This means that our relationship with Jesus, however personal and intimate it may be, is not intended to be private, or invisible "bear fruit" for all the world to see! The life of a Christian should show forth Christ; its goal is to make Jesus visible and present to all, to show abroad, in a natural and compelling way, the presence of Jesus in the world today. Every Christian, just by being there, is an integral part of a walking missionary movement, a testimony to the presence and power of Christ who brings joy, justice and reconciliation, healing and hope.
And now let us think about John's themes of "abiding" and of "bearing fruit" in relation to Christian unity. This passage is also beautiful as a starting point for this, because one key to the search for unity is the discovery that Christ is present in each believer and in each church.
Let us think about this in a very concrete way. Please turn to the person sitting next to you in the congregation, and say to yourself: "Christ is abiding in this person, Christ is present in this very person sitting next to me now". This awareness is the starting point for the whole ecumenical movement! Once we realize that Christ is present in another person, we cannot think of him or her as a stranger, as someone with whom we have no connection or bond.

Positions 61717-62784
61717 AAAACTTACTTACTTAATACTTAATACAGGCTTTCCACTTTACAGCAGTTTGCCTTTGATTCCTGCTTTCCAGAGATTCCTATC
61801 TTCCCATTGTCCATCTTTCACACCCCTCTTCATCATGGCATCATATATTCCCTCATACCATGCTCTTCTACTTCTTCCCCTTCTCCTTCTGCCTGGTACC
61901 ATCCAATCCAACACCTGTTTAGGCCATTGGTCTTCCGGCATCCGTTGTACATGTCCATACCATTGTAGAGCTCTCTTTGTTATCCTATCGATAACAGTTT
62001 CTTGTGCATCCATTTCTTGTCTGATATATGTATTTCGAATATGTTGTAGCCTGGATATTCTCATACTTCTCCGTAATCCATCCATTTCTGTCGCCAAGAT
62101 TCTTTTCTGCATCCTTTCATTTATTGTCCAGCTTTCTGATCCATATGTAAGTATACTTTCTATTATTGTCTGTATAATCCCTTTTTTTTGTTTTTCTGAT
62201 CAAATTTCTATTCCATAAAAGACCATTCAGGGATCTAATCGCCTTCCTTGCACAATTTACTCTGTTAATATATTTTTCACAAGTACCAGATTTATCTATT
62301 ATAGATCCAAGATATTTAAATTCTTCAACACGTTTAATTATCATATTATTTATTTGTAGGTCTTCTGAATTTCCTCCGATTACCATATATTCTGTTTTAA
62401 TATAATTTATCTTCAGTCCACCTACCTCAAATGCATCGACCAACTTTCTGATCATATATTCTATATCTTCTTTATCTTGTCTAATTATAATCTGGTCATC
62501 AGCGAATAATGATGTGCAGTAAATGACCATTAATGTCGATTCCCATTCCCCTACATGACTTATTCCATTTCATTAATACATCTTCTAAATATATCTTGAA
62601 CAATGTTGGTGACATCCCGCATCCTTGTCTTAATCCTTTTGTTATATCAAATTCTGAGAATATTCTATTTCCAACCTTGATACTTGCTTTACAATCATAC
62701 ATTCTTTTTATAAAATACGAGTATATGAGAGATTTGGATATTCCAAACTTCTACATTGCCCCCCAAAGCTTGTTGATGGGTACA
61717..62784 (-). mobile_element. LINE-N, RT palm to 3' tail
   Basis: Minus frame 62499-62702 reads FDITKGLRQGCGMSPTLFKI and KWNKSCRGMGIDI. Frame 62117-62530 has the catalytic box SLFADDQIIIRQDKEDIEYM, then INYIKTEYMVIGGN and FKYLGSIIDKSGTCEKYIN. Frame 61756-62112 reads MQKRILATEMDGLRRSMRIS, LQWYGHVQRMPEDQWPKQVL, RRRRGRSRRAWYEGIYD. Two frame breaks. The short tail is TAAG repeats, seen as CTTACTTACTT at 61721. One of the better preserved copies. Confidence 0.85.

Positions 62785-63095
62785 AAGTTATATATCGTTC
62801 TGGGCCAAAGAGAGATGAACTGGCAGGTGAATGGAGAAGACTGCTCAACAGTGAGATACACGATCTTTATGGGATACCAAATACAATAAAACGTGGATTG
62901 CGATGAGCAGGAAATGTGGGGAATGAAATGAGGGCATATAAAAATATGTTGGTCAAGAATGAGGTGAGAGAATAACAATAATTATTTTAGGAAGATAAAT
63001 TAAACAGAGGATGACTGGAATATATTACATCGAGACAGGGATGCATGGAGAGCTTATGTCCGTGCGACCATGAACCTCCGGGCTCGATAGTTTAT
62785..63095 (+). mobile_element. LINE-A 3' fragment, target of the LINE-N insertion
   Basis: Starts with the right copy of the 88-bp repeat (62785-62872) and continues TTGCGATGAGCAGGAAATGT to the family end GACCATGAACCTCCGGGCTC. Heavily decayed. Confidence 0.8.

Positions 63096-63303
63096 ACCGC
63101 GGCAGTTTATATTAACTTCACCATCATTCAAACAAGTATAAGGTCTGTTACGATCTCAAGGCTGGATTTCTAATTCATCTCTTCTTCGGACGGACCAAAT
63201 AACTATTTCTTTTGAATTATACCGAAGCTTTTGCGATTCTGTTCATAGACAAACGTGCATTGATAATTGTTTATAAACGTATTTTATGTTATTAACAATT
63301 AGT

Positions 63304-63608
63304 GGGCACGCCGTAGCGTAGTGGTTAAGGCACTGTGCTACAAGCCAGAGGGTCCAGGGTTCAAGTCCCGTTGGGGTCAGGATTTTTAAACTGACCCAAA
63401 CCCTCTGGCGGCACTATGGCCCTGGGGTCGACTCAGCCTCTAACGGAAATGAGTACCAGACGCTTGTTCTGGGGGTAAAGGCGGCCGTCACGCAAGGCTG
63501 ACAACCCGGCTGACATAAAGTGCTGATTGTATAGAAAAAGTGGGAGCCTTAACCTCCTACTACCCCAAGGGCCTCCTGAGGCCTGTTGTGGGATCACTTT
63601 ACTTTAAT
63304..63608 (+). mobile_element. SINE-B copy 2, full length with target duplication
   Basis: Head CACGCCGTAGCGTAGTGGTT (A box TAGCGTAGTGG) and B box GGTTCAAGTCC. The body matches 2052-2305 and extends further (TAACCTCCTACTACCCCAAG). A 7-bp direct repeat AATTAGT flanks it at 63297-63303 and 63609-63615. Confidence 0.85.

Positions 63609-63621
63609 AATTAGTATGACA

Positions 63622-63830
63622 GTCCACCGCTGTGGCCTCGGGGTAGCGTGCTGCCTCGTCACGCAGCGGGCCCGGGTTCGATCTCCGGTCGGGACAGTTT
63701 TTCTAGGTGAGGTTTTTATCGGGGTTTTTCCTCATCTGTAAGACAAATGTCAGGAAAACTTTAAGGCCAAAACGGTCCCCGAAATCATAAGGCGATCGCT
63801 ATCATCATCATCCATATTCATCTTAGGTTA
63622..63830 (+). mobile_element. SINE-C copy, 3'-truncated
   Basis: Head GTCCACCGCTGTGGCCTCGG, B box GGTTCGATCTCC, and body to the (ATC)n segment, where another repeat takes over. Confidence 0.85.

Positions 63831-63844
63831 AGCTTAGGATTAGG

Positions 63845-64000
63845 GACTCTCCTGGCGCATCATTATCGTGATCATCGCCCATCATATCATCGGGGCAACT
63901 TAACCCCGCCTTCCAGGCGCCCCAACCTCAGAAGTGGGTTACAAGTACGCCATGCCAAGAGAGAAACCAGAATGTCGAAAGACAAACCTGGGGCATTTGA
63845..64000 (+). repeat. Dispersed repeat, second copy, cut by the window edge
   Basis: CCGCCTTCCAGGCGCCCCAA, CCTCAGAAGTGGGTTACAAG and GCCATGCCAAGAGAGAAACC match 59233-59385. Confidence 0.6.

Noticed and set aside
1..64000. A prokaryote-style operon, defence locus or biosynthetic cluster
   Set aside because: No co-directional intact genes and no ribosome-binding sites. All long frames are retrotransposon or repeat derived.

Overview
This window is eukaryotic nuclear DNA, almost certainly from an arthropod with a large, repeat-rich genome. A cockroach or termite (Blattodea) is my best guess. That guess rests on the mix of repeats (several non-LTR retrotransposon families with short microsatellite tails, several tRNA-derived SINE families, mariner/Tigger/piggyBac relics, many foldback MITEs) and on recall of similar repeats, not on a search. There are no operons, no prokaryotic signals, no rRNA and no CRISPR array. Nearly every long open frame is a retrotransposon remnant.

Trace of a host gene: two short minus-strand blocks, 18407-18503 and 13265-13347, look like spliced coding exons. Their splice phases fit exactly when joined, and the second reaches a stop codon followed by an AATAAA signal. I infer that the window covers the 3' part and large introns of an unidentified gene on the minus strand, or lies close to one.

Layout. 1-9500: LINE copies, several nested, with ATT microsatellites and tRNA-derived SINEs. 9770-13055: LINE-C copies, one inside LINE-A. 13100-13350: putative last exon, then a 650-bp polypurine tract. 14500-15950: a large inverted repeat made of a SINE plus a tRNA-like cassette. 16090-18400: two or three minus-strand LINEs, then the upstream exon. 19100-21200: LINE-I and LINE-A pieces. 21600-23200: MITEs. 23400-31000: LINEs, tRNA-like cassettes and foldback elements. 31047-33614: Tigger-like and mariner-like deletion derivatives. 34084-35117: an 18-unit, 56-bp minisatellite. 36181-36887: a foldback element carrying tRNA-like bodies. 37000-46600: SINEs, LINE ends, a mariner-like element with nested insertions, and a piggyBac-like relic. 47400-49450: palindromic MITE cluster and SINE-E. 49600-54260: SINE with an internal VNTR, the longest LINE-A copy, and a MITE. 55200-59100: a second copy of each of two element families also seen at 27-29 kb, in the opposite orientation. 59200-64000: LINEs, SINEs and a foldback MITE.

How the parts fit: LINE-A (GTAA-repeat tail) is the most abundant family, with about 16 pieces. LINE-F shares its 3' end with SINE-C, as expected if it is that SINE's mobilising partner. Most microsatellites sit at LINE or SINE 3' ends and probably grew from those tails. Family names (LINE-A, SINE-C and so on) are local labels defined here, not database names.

We know that Christ has claimed that person, just as Christ has claimed us; and because we both belong to Christ, we belong to one another. By abiding in each of us, Christ has made us one in him. It is a unity we have not created, one which we cannot deny, and one from which we cannot escape. Traditionally we say we are one in Christ through our common baptism - which isn't "our" common baptism at all, but Christ's. It is Christ who has claimed each one of us in our baptism, and brought us into his one body, the Church.